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PWE-031a Exploring Fatigue in Inflammatory Bowel Disease – A Descriptive Phenomenological Study
  1. WJ Czuber-Dochan1,
  2. J Armes1,
  3. E Ream2,
  4. C Norton1,
  5. M Artom
  1. 1Florence Nightingale Faculty of Nursing & Midwifery, King’s College London, London,
  2. 2School of Health Sciences, University of Surrey, Guildford, UK

Abstract

Introduction Fatigue is frequently reported by people with active (86%) and quiescent (41%) inflammatory bowel disease (IBD).1 It is considered a complex and multifaceted symptom; it affects many aspects of individuals’ lives. To date, limited research has investigated IBD-fatigue;2 little is known about specific areas of life affected by it or how people with IBD manage it.

Methods Descriptive phenomenology with unstructured, in-depth interviews.3 Twenty participants with IBD and reporting fatigue were purposively selected and interviewed face-to-face. Interviews were audio-recorded, transcribed verbatim and analysed using Moustakas’ method. Data were analysed at individual and composite (group) level, and provided a description (texture) and an explanation (structure) of the studied phenomenon.

Results A wide range of terminology, including metaphors and similes, were used to describe fatigue reflecting its complex nature. Fatigue was presented as invisible, unpredictable, with constantly fluctuating daily patterns and severity. This made reporting fatigue difficult and at times lead to participants being challenged about its authenticity. The array of physical, psychological, cognitive and situational factors were perceived to contribute to fatigue, and different methods (e.g. sleep and rest, pacing, energy preservation, exercise, stress reduction, asking for help) were attempted by participants to manage fatigue. Most methods were not used systematically, possibly resulting in their apparently limited effectiveness. Impact of fatigue was perceived as negative, with participants constantly comparing their life and themselves as they were before fatigue and how much they have lost. They felt that fatigue is in control of their life and each day they had to fight another battle to defeat fatigue. Participants felt imprisoned in their fatigued unreliable body leaving them frustrated, isolated and lacking self-confidence. They reported loss of self and self-identity, resisting to accept the ‘new fatigued me’.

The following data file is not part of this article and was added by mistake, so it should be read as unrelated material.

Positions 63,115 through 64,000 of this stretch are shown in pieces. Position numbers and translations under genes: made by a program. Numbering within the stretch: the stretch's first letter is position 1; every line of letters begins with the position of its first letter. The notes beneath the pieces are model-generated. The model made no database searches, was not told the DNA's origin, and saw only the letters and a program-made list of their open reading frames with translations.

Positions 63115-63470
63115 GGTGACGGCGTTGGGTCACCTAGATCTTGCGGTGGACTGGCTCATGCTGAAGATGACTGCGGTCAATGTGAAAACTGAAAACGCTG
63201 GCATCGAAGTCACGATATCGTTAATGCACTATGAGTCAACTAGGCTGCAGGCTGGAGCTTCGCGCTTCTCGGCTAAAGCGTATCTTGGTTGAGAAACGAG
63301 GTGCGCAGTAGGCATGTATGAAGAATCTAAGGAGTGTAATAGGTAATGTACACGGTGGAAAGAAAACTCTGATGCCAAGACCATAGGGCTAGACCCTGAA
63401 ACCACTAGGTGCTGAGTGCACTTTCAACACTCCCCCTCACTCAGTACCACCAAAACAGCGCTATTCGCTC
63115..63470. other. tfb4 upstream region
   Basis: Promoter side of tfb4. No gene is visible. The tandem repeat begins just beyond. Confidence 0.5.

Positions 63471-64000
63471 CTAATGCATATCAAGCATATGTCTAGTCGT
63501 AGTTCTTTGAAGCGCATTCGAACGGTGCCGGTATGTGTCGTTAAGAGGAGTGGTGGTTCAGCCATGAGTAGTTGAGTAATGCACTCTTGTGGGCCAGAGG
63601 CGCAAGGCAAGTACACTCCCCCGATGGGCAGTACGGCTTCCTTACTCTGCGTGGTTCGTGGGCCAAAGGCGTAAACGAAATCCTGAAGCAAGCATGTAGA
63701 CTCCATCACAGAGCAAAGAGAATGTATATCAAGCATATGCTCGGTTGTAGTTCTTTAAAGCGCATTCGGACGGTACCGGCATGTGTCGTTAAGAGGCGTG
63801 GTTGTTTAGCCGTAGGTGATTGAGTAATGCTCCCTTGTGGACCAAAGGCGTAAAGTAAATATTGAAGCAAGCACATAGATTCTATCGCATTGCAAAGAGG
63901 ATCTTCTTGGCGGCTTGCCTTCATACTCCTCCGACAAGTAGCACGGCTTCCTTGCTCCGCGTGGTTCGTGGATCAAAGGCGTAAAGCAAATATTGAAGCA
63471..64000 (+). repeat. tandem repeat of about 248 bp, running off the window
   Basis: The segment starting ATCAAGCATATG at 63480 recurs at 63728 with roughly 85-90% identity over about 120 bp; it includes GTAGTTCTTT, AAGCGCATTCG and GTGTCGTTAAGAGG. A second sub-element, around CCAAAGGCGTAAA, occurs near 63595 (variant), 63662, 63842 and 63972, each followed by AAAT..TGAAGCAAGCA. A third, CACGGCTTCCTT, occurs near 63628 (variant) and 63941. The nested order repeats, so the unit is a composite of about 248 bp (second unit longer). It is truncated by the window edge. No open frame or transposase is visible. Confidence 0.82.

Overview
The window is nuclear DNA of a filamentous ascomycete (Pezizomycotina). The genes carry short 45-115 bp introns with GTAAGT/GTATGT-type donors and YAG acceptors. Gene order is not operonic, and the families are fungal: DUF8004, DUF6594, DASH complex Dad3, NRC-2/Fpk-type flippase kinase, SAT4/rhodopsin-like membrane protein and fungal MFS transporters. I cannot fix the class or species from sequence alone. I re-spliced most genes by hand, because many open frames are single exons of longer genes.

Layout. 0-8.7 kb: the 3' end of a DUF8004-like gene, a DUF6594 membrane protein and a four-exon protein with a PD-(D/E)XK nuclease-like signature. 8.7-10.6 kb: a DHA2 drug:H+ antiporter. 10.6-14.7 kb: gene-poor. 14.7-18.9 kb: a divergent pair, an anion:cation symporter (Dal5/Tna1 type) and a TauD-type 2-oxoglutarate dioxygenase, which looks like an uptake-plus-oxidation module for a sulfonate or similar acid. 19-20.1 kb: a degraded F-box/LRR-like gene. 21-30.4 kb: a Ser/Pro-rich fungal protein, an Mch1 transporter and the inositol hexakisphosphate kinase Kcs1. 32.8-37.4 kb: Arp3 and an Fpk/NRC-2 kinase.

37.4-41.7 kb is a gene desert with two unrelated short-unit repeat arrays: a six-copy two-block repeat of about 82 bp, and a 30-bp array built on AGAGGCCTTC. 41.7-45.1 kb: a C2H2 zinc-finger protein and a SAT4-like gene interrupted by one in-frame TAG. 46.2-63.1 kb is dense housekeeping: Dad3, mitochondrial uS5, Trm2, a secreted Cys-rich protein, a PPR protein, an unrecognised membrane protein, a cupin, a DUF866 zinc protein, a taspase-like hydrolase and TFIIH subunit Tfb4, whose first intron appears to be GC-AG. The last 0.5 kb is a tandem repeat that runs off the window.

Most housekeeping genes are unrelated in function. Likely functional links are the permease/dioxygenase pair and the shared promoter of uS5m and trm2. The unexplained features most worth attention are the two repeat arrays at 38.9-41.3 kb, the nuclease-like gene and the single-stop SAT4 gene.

Conclusion Fatigue is a major and debilitating symptom for individuals diagnosed with IBD, reducing their quality of life. The complex, invisible and fluctuating nature of fatigue makes difficult for patients to describe it to others. Patients need to be informed that fatigue is part of IBD and they should be encouragement to report and to seek help from health professionals.

References 1 Czuber-Dochan W, Ream E, Norton C. Review article: description and management of fatigue in inflammatory bowel disease. APT 2013;37:505–16.

2 Czuber-Dochan W, Dibley L, Terry H, Ream E, Norton C. The experience of fatigue in people with inflammatory bowel disease: an exploratory study. JAN 2013;69:1987–99.

3 Van Manen M. Researching lived experience. 1997. The Althouse Press, London.

Disclosure of Interest None Declared

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